All five employees had signed confidentiality agreements. However, none of the agreements contained a noncompetition clause. Four of the employees were given exit interviews, and only one signed a form acknowledging confidentiality.

In September 1980, ECC sued CMI, claiming CMI had misappropriated ECC's trade secrets. ECC sought temporary and permanent injunctions as well as compensatory and punitive damages.

On October 1, 1980, the district court granted a temporary restraining order enjoining CMI from accepting orders from ECC's principal customer for brushless motors. On April 16, 1981, the court issued a temporary injunction in favor of ECC, enjoining CMI from directly or indirectly selling or soliciting sales of any low-inertia electric servo motors.

On July 9, 1981, CMI was held in contempt for continuing to produce and sell motors after April 16, 1981, and was ordered to pay ECC $50 for each motor sold after that date as damages.

On October 19, 1981, the court found that CMI had misappropriated ECC's trade secrets and judgment was entered enjoining CMI for 12 months from producing or selling any brushless or low-inertia electric motor or tachometer with dimensions within 10 percent of ECC's brushless motors produced for IBM.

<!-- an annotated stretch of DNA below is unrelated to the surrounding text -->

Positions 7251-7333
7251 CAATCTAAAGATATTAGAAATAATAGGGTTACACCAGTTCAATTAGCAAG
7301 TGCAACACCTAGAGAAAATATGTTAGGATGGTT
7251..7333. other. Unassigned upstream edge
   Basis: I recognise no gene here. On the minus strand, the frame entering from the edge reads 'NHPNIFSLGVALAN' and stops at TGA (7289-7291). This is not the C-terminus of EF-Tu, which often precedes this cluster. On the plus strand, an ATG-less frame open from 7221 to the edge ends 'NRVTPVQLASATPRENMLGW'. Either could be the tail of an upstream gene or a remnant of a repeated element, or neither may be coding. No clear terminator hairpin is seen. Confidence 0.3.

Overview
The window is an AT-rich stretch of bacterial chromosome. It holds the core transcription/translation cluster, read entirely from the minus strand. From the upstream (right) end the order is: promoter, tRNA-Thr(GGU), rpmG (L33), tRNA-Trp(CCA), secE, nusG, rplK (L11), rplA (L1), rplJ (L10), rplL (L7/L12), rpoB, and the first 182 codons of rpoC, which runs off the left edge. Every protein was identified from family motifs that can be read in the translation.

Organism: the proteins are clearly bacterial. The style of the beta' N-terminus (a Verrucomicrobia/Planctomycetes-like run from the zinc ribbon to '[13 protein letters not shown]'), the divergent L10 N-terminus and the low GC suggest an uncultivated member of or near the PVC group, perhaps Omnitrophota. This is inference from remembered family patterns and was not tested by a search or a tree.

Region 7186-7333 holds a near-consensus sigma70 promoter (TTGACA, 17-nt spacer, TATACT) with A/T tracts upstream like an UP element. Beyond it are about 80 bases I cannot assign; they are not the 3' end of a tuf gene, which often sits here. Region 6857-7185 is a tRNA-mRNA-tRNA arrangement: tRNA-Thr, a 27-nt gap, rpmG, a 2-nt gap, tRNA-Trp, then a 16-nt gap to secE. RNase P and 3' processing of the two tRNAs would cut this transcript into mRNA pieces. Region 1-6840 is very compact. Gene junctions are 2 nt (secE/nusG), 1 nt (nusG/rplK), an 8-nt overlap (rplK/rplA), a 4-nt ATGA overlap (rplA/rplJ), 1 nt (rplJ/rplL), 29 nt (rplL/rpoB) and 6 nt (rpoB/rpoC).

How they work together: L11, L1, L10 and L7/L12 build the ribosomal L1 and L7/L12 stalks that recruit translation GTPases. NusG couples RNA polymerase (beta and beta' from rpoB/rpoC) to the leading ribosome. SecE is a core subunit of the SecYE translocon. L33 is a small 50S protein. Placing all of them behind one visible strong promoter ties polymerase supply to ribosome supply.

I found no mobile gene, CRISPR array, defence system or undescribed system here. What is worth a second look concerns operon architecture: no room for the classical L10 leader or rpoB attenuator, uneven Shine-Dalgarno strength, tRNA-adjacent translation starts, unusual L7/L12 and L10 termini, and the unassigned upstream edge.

The decision was appealed to the Supreme Court of Minnesota, which adopted the four-point test of the Restatement of Torts No. 757. To be a trade secret the information claimed to be secret must: not be generally known or readily ascertainable; provide a competitive edge; have been developed at the plaintiff's expense; and be the subject of the plaintiff's intent to keep it confidential.

The court also said that "trade secret" means information - including a formula, pattern, program, compilation, device, method, technique, or process - that derives independent economic value - actual or potential - from not being generally known to and not being readily ascertainable by proper means by other persons who can obtain economic value from its disclosure or use. The information must also be the subject of efforts that are reasonable under the circumstances to maintain its secrecy.

The supreme court reversed the district court's findings that trade secrets existed and commented on the security-related matters pertaining to ECC's failed or nonexistent efforts to maintain secrecy.